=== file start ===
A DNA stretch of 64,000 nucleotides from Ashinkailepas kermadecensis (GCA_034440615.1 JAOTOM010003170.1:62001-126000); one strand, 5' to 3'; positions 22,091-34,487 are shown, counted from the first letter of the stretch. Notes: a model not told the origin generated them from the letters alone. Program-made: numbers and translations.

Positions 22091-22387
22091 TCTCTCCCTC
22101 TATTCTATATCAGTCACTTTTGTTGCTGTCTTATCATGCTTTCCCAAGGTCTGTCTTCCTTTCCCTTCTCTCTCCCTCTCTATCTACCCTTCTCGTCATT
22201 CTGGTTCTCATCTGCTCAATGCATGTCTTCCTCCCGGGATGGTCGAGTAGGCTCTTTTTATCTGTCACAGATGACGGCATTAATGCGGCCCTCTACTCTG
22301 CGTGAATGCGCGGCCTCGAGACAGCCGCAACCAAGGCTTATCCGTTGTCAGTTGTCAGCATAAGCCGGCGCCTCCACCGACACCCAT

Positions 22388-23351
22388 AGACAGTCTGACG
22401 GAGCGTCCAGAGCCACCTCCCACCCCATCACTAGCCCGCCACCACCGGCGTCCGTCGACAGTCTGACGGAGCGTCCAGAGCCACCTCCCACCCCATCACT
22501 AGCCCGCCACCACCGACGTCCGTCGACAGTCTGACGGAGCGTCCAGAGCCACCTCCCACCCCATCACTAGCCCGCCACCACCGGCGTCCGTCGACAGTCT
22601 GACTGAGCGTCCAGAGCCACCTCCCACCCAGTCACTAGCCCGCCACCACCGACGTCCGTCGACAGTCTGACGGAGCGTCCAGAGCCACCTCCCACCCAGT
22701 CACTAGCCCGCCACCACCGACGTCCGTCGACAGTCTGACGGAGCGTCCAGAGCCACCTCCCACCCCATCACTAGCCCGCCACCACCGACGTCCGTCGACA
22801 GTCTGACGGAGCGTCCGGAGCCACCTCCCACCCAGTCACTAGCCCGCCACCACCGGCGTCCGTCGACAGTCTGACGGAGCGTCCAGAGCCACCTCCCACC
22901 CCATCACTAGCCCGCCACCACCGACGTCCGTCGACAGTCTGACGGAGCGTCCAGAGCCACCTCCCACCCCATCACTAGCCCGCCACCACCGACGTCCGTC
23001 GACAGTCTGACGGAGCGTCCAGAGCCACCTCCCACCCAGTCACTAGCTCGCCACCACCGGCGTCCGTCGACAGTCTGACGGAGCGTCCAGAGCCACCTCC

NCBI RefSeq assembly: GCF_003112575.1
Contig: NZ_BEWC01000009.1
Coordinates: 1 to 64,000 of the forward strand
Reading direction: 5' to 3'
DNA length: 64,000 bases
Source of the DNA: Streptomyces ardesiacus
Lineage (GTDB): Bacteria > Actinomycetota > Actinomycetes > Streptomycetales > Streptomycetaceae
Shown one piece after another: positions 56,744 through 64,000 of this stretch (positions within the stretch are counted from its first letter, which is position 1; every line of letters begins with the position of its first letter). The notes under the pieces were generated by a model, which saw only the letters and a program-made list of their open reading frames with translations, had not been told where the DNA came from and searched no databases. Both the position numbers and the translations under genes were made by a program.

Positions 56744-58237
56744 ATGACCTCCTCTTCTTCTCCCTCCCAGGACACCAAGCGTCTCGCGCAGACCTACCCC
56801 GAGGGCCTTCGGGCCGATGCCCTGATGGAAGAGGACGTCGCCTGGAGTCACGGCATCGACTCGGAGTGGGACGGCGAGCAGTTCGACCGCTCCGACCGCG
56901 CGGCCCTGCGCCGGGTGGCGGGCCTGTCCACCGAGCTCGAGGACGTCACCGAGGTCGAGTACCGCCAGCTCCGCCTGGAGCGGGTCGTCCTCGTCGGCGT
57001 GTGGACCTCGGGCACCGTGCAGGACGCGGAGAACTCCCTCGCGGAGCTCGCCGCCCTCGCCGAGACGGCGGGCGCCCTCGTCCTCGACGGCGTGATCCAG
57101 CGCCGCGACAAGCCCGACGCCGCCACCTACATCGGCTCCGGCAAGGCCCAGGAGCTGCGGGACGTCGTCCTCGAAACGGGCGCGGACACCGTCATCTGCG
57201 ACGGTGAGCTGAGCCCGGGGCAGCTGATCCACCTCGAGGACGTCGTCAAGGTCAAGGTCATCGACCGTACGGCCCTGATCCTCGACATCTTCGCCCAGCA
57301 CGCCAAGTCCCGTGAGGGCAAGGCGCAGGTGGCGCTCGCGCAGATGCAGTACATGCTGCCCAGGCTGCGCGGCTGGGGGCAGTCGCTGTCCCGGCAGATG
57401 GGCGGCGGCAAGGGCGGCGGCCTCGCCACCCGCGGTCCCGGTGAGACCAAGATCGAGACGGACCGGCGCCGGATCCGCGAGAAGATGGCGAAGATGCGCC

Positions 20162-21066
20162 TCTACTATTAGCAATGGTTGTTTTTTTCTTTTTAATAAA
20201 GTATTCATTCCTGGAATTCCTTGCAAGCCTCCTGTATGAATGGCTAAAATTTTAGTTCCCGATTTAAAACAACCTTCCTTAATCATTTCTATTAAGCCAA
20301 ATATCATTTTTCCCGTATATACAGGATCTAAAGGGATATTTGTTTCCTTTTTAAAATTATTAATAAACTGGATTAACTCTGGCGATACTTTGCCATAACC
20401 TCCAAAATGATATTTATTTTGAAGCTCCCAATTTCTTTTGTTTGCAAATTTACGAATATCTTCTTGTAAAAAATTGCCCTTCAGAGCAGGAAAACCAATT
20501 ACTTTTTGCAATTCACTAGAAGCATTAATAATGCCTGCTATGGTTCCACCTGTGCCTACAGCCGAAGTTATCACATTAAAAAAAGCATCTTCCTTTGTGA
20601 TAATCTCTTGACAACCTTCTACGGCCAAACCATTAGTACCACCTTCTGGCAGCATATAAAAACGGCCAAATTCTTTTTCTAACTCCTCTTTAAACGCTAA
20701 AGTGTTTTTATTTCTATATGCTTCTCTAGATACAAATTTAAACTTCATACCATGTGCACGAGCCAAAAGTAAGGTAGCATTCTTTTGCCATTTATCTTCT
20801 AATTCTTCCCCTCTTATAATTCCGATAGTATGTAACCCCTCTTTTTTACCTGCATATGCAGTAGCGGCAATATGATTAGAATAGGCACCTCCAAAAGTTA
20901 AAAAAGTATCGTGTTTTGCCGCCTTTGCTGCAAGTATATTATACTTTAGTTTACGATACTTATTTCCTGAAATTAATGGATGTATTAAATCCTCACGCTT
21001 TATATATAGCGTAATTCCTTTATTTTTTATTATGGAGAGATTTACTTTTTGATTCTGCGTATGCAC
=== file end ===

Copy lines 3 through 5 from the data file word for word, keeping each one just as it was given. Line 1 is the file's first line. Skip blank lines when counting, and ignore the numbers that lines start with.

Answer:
22091 TCTCTCCCTC
22101 TATTCTATATCAGTCACTTTTGTTGCTGTCTTATCATGCTTTCCCAAGGTCTGTCTTCCTTTCCCTTCTCTCTCCCTCTCTATCTACCCTTCTCGTCATT
22201 CTGGTTCTCATCTGCTCAATGCATGTCTTCCTCCCGGGATGGTCGAGTAGGCTCTTTTTATCTGTCACAGATGACGGCATTAATGCGGCCCTCTACTCTG